The power of the crowd in wayfinding

In developing wayfinding strategy, we invest time in understanding individual users of a space and what their mental model might be and what their own particular motivations and goals could be. This interesting article reminded us not to forget the power of crowds on how people navigate an environment.


We look a lot in wayfinding at decision points and how individuals make their decisions at these locations.  But how are they influenced by the crowd around them? Is the decision made differently if they are largely alone in the space as opposed to when there are strong flows of people moving past them?  If so, how would we respond?  Do we have to give greater saliency to signage at this point? Or can we use the flow to support intuitive wayfinding? How might our desire to be "part of the crowd" force us to make wayfinding errors as we are the only one going that way?  Wow, lots of questions!

The article also points maybe to how we get feedback on wayfinding schemes.  Is it better to ask how they think other people might find the navigation rather than how did you find it?  Would this get a better answer?

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DESIGN AND THE HUMAN FACTOR: The power of the crowd in wayfinding

Thursday, 1 August 2013

The power of the crowd in wayfinding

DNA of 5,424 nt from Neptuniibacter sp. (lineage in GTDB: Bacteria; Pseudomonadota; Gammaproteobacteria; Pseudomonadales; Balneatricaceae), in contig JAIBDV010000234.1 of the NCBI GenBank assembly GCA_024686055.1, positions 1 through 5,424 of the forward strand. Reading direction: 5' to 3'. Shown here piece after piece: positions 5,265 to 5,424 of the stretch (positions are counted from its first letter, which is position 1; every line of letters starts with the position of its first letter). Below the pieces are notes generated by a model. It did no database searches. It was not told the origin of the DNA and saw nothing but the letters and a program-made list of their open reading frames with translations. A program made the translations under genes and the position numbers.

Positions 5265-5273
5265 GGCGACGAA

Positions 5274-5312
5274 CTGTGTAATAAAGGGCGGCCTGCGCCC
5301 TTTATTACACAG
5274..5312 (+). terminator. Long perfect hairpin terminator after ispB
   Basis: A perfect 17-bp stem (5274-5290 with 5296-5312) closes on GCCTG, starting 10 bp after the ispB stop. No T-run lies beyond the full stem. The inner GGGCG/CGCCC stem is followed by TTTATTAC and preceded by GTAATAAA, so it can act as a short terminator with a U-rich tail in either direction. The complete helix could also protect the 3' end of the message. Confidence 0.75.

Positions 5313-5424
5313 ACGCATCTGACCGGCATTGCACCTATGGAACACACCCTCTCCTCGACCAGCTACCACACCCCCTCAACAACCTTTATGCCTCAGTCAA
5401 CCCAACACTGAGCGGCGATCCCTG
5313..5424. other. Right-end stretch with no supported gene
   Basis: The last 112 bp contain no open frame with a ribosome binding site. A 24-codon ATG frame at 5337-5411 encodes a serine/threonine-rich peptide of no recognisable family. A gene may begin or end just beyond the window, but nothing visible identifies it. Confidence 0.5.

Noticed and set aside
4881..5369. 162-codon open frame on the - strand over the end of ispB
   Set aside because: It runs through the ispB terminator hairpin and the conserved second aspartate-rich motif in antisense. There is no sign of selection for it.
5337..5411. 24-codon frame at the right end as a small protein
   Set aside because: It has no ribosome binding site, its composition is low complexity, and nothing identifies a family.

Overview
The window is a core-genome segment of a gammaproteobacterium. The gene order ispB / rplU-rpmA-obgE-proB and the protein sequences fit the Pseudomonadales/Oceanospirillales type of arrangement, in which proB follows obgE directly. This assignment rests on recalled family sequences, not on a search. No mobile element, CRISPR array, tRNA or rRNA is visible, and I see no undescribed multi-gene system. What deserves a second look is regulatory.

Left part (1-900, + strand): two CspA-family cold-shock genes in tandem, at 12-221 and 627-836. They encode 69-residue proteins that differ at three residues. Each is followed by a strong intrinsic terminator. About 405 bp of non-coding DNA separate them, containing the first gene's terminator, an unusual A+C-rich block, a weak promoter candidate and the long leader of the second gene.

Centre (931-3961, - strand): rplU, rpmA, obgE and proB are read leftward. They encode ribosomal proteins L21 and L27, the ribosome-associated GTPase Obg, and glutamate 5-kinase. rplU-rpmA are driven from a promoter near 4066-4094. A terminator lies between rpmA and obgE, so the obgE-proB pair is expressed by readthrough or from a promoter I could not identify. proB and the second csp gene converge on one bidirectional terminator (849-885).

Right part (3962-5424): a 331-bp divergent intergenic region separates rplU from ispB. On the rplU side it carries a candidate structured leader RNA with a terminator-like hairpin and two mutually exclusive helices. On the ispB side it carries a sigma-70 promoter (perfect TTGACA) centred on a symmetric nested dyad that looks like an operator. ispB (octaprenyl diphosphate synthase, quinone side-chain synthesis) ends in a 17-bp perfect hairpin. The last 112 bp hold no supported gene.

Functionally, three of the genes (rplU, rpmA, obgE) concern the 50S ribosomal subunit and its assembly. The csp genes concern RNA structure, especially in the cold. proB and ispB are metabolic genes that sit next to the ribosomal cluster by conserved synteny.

In developing wayfinding strategy, we invest time in understanding individual users of a space and what their mental model might be and what their own particular motivations and goals could be. This interesting article reminded us not to forget the power of crowds on how people navigate an environment.


We look a lot in wayfinding at decision points and how individuals make their decisions at these locations.  But how are they influenced by the crowd around them? Is the decision made differently if they are largely alone in the space as opposed to when there are strong flows of people moving past them?  If so, how would we respond?  Do we have to give greater saliency to signage at this point? Or can we use the flow to support intuitive wayfinding? How might our desire to be "part of the crowd" force us to make wayfinding errors as we are the only one going that way?  Wow, lots of questions!

The article also points maybe to how we get feedback on wayfinding schemes.  Is it better to ask how they think other people might find the navigation rather than how did you find it?  Would this get a better answer?

Labels: , ,

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